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HCHN provides health care services to people experiencing homelessness in King County and leadership to help change the conditions that deprive our neighbors of home and health.
Downloadable flyers for people living homeless and homeless service providers in PDF format:
For people living outdoors or homeless:

Rats and miceRats and mice are common in King County. They can spread diseases such as rat bite fever and hantavirus. People can get sick from handling rats/mice, contact with their feces, urine or saliva, or from bites. You are more likely to come into contact with them when living in cars, RVs and outdoors. These important tips will help you stay safe and healthy.

Rats and Mice: Guidance for people living outdoors or homeless

Hepatitis A (Hep A) is a virus that spreads easily. Many people don't know that they have Hep A so they spread it without knowing.

Arabic
التهاب الكبد A: تحذيرات صحية للأشخاص الذين يعيشون في الملاجئ

Chinese
甲型肝炎: 针对无家可归人群的健康警告

English
Hepatitis A: Health warning for people living homeless

Korean
A형 간염: 홈리스 생활자를 위한 건강 경고

Spanish
Hepatitis A: Advertencia de salud para personas que están sin hogar

Hepatitis A: Health warning for encampment operators
Encampment operators must provide adequate sanitation and hygiene facilities

Advisory on how to prevent the spread of HIVMore people living homeless and people who inject drugs are being diagnosed with HIV in north Seattle. Please test for HIV regularly.

HIV: For people living homeless
HIV signs and symptoms

Wound infections: Alert for people living homelessGet care for wound infections. Group A strep is a germ that is spreading in King County. It can cause "strep throat" and skin infections, and also severe infections, including "flesh-eating" bacterial infections. People living homeless and those who inject drugs are at higher risk.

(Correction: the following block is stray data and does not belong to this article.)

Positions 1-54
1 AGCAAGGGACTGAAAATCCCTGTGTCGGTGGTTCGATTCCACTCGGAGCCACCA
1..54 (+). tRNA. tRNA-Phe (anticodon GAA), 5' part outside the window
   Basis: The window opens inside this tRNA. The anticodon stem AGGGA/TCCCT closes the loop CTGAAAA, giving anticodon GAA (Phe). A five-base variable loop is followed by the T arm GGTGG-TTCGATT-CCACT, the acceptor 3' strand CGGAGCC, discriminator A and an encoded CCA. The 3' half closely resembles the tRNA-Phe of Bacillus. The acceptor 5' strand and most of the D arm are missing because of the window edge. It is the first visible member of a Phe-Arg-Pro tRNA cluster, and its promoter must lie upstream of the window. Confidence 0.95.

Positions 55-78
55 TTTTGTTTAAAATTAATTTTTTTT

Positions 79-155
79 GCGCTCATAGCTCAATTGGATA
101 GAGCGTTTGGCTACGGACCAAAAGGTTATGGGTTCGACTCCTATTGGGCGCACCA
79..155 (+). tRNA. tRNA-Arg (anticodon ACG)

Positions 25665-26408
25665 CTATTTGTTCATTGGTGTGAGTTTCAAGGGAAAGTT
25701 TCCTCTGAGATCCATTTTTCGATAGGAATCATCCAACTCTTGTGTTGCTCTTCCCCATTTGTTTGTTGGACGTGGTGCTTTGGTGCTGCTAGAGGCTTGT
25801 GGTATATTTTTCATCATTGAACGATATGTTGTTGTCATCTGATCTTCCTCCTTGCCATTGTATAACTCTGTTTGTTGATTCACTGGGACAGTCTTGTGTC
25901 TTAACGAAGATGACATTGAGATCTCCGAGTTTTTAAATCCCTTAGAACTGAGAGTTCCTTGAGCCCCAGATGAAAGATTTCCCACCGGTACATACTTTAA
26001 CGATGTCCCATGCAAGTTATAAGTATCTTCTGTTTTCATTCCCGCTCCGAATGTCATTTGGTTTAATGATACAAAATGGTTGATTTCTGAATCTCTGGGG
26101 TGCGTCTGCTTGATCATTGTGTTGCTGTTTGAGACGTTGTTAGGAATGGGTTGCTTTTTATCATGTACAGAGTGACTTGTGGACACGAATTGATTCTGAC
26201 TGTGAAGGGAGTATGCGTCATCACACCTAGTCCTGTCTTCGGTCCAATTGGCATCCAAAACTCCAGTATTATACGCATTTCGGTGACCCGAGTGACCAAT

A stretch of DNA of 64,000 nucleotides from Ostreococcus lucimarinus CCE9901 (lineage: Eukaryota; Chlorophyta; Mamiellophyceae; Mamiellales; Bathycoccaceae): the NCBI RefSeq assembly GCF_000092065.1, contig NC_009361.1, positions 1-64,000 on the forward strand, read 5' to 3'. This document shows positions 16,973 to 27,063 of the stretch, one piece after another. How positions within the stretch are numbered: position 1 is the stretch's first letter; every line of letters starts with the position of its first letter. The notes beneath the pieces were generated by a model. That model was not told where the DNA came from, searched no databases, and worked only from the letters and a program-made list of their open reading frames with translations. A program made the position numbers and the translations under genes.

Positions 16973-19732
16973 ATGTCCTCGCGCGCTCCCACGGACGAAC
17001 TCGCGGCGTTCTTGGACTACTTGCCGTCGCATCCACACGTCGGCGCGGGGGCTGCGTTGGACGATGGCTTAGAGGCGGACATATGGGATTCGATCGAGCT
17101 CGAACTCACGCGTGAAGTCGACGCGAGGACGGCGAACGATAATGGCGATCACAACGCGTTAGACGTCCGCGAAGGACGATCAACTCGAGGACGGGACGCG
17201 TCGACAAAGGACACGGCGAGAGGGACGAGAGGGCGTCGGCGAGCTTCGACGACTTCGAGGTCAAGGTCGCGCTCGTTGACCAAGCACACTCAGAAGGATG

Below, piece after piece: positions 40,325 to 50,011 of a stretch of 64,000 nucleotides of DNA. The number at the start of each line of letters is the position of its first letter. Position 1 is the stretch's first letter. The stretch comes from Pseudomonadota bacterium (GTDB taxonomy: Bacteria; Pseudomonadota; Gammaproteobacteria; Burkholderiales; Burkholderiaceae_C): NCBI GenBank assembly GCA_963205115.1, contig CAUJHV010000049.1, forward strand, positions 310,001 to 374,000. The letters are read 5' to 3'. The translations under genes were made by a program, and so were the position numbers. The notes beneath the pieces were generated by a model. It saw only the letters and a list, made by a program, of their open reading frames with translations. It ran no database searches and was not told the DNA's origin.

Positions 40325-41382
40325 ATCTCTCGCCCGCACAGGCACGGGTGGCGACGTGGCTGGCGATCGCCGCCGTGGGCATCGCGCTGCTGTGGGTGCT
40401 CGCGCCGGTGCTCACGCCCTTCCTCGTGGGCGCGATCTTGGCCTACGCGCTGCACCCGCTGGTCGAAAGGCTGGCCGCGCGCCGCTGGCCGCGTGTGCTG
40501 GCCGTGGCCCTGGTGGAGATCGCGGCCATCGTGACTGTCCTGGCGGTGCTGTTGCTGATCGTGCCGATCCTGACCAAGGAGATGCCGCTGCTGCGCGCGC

Wound Infections: Alert for people living homeless

Shigella: Highly contagious diarrheal illnessShigella causes diarrhea, fever and stomach pain and can be spread through tiny, invisible bits of poop (stool) that people touch and then accidentally ingest. Learn how to avoid getting and spreading it.

Shigella: Highly contagious diarrheal illness

For homeless service providers:

Group A Strep: Health warning for homeless service providersIf you're a homeless service provider, encourage clients to prevent from getting Group A Strep by getting prompt treatment for skin infections, wounds and illnesses.

Group A Strep: Health warning for homeless service providers

How to reduce flu in sheltersPeople with the flu can spread it to others up to about 6 feet away. Flu viruses are spread mainly by tiny droplets made when people with flu cough, sneeze or talk. If you are a shelter provider, learn tips on how to prevent the spread of flu by increasing the distance between people, separating clients with symptoms of flu and clean and disinfect surfaces.

How to reduce flu in shelters

HIV alert for homeless service providersPublic Health has identified a cluster of new HIV infections among heterosexuals who inject drugs and are living homeless in north Seattle. Homeless service providers can help by offering or referring for HIV testing, PrEP and harm reduction services.

HIV alert

Health warning flyers for people living homeless

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